Thanksgiving, a day of pure gluttony, football, and possible uncomfortable situations with family members that you may or may not like. Oh, yeah, and the whole “know and reflect on what it is to be thankful and grateful.”

During the holiday season many people forget what this time of year is bout and are too worried about getting the “early-bird” deals on Black Friday and making sure that they have the perfect gifts for their loved ones. I am sort of a “Grinch” when it comes to the holiday season, mostly because of that mentality by many of the poeple around me.

But instead of being grinch-like this holiday season, I decided to simplify things and get back to what this time of year is actually is about; being thankful for what I have and what I can give.

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Simplify

I’m not a “minimalist” in any real sense, but in the last few months the talks of Patrick Rhone and others have got me to rethink my stance. Can you really have too much stuff?

Absolutely.

And with all that stuff comes the burden and the weight of it on your back.

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If you feel that the things around you are out of control, maybe it’s time to simplify and be thankful and grateful for what you have and use. Here are a few things that you can do to simplify:

  • You know those gadgets in the drawer that you said you were going to sell? Well, time to get the listing on eBay and sell them. Or, send them to a place like Gazelle. Even if they are old and won’t get money, you can at least recycle them.
  • Get rid of things you don’t need. Like old books, clothes, tools, etc. Have something that’s been laying around forever with no use? Donate it to a charity or church. If you aren’t using it, someone else could be.
  • Find your productivity tools and stick with them. Use tools and gadgets that serve multiple purposes so you can simplify your tool set.

Be Mindful

You don’t have to be a master Buddhist or meditator to be mindful (although, it can definitely help). Being mindful comes down to being cognizant of the present and not keeping yourself in the past or future. It’s about living in the moment and being aware of yourself and everything around you. It’s just being.

Without getting too “California” on you, it is super important to be mindful during the holiday rush. Rather than worrying about the things that you forgot at your house on the way to relatives or thinking about the next stop in your endless holiday travels, just breath and think about what you are currently doing.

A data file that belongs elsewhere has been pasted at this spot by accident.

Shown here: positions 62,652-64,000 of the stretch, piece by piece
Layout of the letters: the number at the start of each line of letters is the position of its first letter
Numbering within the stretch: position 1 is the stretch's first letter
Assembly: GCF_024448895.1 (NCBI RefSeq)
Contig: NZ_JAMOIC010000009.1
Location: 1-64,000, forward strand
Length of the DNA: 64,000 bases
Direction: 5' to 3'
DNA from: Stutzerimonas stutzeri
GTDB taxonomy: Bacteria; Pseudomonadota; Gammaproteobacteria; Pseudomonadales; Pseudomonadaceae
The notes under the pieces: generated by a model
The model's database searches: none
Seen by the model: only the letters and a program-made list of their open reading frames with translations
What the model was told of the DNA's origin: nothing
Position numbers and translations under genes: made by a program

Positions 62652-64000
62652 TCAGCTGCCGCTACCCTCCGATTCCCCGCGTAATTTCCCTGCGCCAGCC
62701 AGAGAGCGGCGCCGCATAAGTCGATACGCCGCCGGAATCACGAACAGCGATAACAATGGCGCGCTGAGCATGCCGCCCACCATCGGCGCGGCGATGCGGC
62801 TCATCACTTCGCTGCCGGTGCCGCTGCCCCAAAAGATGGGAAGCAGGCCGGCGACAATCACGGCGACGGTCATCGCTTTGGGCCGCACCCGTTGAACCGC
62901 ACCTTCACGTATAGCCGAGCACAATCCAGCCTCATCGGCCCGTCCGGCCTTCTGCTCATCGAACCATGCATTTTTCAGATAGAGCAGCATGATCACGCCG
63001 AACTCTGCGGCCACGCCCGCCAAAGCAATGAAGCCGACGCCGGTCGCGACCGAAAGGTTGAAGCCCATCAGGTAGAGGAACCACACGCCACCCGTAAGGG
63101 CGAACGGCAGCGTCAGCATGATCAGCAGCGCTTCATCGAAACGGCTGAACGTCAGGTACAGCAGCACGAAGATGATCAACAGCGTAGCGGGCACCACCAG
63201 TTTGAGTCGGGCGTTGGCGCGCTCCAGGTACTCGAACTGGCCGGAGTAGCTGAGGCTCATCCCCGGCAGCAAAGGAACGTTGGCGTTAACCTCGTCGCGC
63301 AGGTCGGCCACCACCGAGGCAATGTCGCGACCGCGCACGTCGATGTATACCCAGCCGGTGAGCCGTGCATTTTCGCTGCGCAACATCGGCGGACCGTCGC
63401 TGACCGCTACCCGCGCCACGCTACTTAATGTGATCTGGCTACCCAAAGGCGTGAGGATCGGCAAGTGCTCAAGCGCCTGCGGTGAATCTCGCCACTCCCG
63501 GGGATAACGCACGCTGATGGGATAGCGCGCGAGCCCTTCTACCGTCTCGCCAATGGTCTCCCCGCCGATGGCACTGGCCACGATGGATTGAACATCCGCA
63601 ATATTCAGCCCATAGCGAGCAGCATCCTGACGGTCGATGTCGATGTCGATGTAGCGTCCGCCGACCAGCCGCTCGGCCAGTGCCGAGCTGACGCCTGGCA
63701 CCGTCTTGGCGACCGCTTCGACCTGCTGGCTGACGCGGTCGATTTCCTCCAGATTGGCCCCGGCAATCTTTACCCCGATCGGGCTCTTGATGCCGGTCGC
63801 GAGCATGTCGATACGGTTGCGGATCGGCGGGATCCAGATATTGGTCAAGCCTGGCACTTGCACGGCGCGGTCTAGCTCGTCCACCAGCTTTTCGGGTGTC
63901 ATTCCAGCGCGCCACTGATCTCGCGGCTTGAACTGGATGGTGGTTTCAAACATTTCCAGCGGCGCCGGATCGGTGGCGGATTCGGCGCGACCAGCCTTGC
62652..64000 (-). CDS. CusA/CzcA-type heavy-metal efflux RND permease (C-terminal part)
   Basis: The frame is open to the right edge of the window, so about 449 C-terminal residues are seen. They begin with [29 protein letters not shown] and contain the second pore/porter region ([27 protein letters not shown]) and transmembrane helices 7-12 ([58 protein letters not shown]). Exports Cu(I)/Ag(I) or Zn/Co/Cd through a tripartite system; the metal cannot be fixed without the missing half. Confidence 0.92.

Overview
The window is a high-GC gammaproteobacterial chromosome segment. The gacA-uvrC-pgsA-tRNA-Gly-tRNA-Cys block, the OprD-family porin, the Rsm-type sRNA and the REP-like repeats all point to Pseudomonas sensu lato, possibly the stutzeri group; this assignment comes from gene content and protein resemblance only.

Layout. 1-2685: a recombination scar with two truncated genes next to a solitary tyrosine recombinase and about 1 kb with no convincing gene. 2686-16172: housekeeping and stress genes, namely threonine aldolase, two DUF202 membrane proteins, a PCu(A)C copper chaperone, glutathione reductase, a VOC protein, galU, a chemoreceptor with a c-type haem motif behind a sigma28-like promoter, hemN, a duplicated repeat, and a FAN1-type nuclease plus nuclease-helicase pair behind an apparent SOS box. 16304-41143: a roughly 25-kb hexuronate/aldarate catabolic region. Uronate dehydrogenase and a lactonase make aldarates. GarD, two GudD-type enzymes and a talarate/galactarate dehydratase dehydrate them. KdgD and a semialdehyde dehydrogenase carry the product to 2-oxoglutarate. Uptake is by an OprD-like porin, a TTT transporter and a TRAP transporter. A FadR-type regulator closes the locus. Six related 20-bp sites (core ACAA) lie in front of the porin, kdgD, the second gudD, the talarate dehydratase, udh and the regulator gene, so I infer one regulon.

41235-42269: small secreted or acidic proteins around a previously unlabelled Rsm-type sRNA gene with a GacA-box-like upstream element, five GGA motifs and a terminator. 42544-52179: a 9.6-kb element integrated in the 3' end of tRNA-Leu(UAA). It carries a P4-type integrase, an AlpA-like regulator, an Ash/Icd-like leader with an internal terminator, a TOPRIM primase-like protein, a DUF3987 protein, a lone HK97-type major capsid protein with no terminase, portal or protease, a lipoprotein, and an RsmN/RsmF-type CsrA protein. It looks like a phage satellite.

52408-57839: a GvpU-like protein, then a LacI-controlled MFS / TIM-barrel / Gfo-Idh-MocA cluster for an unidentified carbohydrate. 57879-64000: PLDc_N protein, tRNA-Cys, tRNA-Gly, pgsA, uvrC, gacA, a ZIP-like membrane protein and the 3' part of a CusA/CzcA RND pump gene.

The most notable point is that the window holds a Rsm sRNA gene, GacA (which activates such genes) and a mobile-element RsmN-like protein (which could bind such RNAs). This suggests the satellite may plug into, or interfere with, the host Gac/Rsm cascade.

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Spend the time with your family and friends and don’t crush the moment. Try not to concentrate so hard on getting the perfect photo of the “awesome moment” of the day and actually miss the awesome moment.

Being mindful over the holidays will help you be with your families, friends, and yourself allowing you to enjoy your time.

Reflect

As the year is coming to a close (yes, it really is that close!) it’s a great time to start reflecting on what you have accomplished and what you haven’t. Within the next few weeks we will have a more throrough reflection article here at Lifehack.org, but reflecting every now and then over your holiday break is a great way to see where you have been doing well in your life and where you need to improve.

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Reflection shouldn’t be used to “get down” on yourself. Reflection should be used to take an honset inventory of what you have accomplished, how you handeled situations, and what you can do better. If you journal everyday (a daily form of reflection) it may be a good time to start going over some of the things that you have written and start to put together a year’s end journal entry. I mean, how else will you write your autobiography?

But, seriously, reflecting on yourself makes you aware of your successes and faults and helps you plan and make goals for the coming year. It makes you a better person.

So, while you are stuffing your face with bird, stuffing, and mashed taters’, remember that the holidays are much more than the superficial things. Use this holiday to become a better person.

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Featured photo credit: Libby Penner via unsplash.com